What Barnabas Saw

“When he arrived and saw the evidence of the grace of God, he was glad…” ~Acts 11:23

When the church leaders in Jerusalem got word that the Greeks in Antioch were turning to the Lord, they sent Barnabas there to check things out. And what Barnabas saw convinced him that God was surely at work. He saw proof of the grace of God. It’s probably a good idea for us to try to identify the things Barnabas saw and look for those things in our own churches. Pay attention to those things. Give special consideration to those things.

Certainly Barnabas was impressed that these persecuted Christians were so boldly sharing the Gospel.

These Christians from Jerusalem / Israel were in the throes of oppression. Their friends and relatives were being beaten and thrown into prison. At least one of their leaders, Stephen, had been killed. They’d been scattered all over the world, separated from their relatives and communities. But “those who had been scattered preached the Word wherever they went” (Acts 8:4). Those who wound up in Antioch found themselves in the middle of one of the most wicked cities in the Empire. And we don’t have even a hint of anyone complaining or questioning God. What they saw through the eyes of faith was not their negative circumstances — they saw a massive opportunity for the Kingdom.

Acts 8 gives us the story of Philip in Samaria. And now we have these unnamed disciples in Antioch.

“Some of them, men from Cyprus and Cyrene, went to Antioch and began to speak to Greeks also, telling them the Good News about the Lord Jesus.” ~Acts 11:20

We are not in the same situation in the United States in 2019. But it’s similar. I think we can draw parallels.

Christianity does not enjoy a favored status in the Empire of the United States anymore. The government no longer props up the Church here. The culture has turned against our Lord and his people. We’re on the outside of power now in the U.S. and on the way to being marginalized. On the way to persecution. You can pretend it’s not happening, but that doesn’t make it less true. We’re there. Jesus is no longer honored, his Church is no longer respected, and his truth is no longer believed in this country.

How do we see that?

We must see this as a tremendous opportunity! This is an incredibly exciting time! There’s all kinds of potential for miraculous Holy Spirit adventure here! We’re in uncharted territory that’s testing our faith and stretching our resolve. This is the best time — the perfect time! — for God to work in and through his Church to do something none of us has ever thought of or imagined! He’s capable. He’s done it countless times before. Do we see it? Are we even looking for it?

These unnamed disciples, these persecuted Christians who first started talking to the Greeks in Antioch — I wish we knew more about them. All we know is that in the middle of trouble they didn’t hide. They didn’t keep quiet for fear of offending someone. They didn’t compromise the Gospel or water down the truth for fear of getting in trouble. In a strange and sinful land, as outsiders in almost every sense of the word, they did not shrink from the mission. They proclaimed the Gospel of Christ!

How? How in the world could they be so bold? So confident? Fearless? Well, it was clear to Barnabas: only by the grace of God, which empowered them to share the Good News.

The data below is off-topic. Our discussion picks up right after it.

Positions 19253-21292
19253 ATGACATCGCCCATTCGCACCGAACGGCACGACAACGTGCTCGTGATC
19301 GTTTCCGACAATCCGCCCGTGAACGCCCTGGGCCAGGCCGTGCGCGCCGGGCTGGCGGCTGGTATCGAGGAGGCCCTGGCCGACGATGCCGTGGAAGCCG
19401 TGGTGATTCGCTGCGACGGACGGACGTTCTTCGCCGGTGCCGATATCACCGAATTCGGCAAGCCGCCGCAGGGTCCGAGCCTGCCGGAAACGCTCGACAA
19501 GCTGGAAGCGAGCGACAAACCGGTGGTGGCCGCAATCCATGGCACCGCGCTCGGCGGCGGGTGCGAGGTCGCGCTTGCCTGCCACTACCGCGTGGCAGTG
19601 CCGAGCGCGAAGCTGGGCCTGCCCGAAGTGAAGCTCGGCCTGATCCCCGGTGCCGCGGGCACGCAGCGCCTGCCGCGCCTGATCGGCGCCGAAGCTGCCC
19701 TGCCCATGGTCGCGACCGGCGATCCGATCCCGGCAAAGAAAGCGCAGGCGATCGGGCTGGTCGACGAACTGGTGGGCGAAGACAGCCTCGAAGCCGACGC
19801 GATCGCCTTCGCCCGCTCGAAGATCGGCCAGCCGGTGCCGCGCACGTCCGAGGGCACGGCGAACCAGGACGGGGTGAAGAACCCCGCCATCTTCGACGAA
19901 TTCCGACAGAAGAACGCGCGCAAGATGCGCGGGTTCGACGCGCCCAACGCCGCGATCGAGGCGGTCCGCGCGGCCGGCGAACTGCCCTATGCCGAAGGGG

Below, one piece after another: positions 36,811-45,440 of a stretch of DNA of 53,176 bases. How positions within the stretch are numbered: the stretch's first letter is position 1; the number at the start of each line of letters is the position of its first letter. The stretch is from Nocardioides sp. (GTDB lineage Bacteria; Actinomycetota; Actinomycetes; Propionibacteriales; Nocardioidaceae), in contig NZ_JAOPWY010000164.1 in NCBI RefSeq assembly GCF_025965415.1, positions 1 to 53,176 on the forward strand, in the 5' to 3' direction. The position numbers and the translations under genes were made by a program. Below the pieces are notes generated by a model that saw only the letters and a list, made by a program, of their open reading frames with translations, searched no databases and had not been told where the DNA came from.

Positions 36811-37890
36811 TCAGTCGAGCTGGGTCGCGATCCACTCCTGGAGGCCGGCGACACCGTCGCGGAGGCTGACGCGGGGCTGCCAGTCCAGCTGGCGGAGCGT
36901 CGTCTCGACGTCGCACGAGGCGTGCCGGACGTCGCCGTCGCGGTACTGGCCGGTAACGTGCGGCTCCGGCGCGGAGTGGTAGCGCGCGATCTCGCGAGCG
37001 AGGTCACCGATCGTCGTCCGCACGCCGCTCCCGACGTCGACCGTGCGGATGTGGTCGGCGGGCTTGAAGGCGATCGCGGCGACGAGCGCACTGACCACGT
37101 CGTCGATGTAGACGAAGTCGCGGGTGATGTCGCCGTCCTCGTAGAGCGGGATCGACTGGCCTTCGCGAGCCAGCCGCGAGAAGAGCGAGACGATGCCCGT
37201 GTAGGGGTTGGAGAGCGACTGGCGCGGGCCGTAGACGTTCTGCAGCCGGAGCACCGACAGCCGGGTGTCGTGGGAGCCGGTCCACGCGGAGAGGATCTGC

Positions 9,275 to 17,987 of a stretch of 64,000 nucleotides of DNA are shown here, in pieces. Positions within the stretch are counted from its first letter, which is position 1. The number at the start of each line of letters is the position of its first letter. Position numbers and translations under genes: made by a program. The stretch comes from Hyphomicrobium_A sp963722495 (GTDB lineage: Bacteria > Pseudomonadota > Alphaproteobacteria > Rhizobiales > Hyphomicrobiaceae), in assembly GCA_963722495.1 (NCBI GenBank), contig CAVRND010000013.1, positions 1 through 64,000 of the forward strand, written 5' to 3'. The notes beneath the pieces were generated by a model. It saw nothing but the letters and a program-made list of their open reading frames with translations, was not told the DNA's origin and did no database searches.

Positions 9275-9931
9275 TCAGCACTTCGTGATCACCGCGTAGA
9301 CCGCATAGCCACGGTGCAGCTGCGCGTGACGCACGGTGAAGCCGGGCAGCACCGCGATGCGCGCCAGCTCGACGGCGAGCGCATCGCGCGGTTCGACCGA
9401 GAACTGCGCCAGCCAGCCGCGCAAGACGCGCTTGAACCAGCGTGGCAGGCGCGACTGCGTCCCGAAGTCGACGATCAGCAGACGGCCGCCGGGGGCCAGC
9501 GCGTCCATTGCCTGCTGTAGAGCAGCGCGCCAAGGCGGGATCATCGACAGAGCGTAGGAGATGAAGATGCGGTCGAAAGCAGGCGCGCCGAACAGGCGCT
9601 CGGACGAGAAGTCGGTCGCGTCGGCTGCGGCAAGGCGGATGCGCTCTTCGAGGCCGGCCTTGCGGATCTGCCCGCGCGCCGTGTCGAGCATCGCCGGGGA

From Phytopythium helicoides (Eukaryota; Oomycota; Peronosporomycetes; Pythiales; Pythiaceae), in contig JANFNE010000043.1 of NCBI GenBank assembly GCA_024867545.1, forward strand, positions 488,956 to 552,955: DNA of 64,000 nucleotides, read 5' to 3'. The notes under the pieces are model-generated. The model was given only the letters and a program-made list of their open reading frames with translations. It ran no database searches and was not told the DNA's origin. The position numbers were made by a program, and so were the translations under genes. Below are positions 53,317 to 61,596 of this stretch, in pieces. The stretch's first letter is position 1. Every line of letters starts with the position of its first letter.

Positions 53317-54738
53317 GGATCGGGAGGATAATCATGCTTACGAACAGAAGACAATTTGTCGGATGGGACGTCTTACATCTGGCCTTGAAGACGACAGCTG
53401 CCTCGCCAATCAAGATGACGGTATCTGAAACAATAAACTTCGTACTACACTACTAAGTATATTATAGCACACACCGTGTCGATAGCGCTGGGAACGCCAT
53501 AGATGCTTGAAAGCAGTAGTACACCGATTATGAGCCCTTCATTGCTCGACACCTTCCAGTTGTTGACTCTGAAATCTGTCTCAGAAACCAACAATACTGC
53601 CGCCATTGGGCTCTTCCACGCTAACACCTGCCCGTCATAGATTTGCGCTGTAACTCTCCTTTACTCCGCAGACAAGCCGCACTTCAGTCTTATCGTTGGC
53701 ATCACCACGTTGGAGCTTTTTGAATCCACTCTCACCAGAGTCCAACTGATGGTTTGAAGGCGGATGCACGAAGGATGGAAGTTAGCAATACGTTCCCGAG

Do we see that same grace of God in our churches today? Are we even looking for it?




  1. Rob's Dad

    Tap the brakes a little. “…Outside of power… on the way to being marginalized…”
    Think you might be in an echo chamber amigo. This is not Antioch or Samaria.


  2. Allan

    The fastest growing religious category in the United States is “none.” The vast majority of Christian churches and denominations in this country are declining or shutting their doors. It is no longer necessary for a civic leader, business person, or respected professional in the U.S. to be a Christian or attend worship services. Societal and cultural shifts that used to take decades or even centuries to manifest are now, because of technology and other factors, happening much more rapidly, in less than ten years. Orthodox Christianity is on its way to being a minority viewpoint and practice in the United States. Generally speaking, it’s already beginning to feel like most things are tolerated, even celebrated, in the media and culture today except Christianity.

    And that may be a wonderful thing for the Kingdom of God.

    • Rob's Dad

      Since we are speaking in broad generalities…
      Perhaps all those churches that are closing their doors had previously only been comfortable in white male led organizations with a message that was more exclusion rather than inclusion. Rules instead of grace. Perhaps they needed to close.

  3. Allan

    It would be nice if that were the case — an easy fix. Unfortunately, churches and denominations of every stripe and color are declining. People are quitting traditional and contemporary churches, black and white churches and churches that are integrated, legalistic and grace-oriented churches, churches that have ordained women for decades and churches where women are not allowed to pass out bulletins in the foyer.

    We’re in a different time and we’re headed to a very different place. I believe the Church in America has only itself to blame for where we’re going; we are reaping what we have sown in many ways. But the dye has been cast. And, again, I think in the long run this is going to be good for the Kingdom. It’s a much-needed pruning. It’s going to hurt, but if the Church in the U.S. is going to produce any fruit, it’s got to happen.

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